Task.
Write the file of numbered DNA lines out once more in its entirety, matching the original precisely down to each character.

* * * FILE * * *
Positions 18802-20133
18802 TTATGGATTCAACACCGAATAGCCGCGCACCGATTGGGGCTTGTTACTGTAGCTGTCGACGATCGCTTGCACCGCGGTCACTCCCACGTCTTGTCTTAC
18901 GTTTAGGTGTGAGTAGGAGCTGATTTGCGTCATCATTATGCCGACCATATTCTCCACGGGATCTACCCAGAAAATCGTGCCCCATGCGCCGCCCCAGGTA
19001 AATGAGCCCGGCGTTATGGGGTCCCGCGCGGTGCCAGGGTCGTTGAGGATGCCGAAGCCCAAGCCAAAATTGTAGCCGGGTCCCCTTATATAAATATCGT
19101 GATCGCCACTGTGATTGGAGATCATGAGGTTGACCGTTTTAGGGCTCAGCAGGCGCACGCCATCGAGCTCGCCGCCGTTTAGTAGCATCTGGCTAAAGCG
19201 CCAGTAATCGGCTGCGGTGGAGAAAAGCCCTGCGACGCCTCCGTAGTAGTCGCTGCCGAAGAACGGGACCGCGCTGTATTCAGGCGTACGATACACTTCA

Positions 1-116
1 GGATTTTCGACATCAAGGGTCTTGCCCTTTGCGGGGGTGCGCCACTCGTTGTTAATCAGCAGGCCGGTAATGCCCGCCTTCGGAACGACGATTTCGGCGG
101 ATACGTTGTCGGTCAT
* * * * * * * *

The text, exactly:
Positions 18802-20133
18802 TTATGGATTCAACACCGAATAGCCGCGCACCGATTGGGGCTTGTTACTGTAGCTGTCGACGATCGCTTGCACCGCGGTCACTCCCACGTCTTGTCTTAC
18901 GTTTAGGTGTGAGTAGGAGCTGATTTGCGTCATCATTATGCCGACCATATTCTCCACGGGATCTACCCAGAAAATCGTGCCCCATGCGCCGCCCCAGGTA
19001 AATGAGCCCGGCGTTATGGGGTCCCGCGCGGTGCCAGGGTCGTTGAGGATGCCGAAGCCCAAGCCAAAATTGTAGCCGGGTCCCCTTATATAAATATCGT
19101 GATCGCCACTGTGATTGGAGATCATGAGGTTGACCGTTTTAGGGCTCAGCAGGCGCACGCCATCGAGCTCGCCGCCGTTTAGTAGCATCTGGCTAAAGCG
19201 CCAGTAATCGGCTGCGGTGGAGAAAAGCCCTGCGACGCCTCCGTAGTAGTCGCTGCCGAAGAACGGGACCGCGCTGTATTCAGGCGTACGATACACTTCA

Positions 1-116
1 GGATTTTCGACATCAAGGGTCTTGCCCTTTGCGGGGGTGCGCCACTCGTTGTTAATCAGCAGGCCGGTAATGCCCGCCTTCGGAACGACGATTTCGGCGG
101 ATACGTTGTCGGTCAT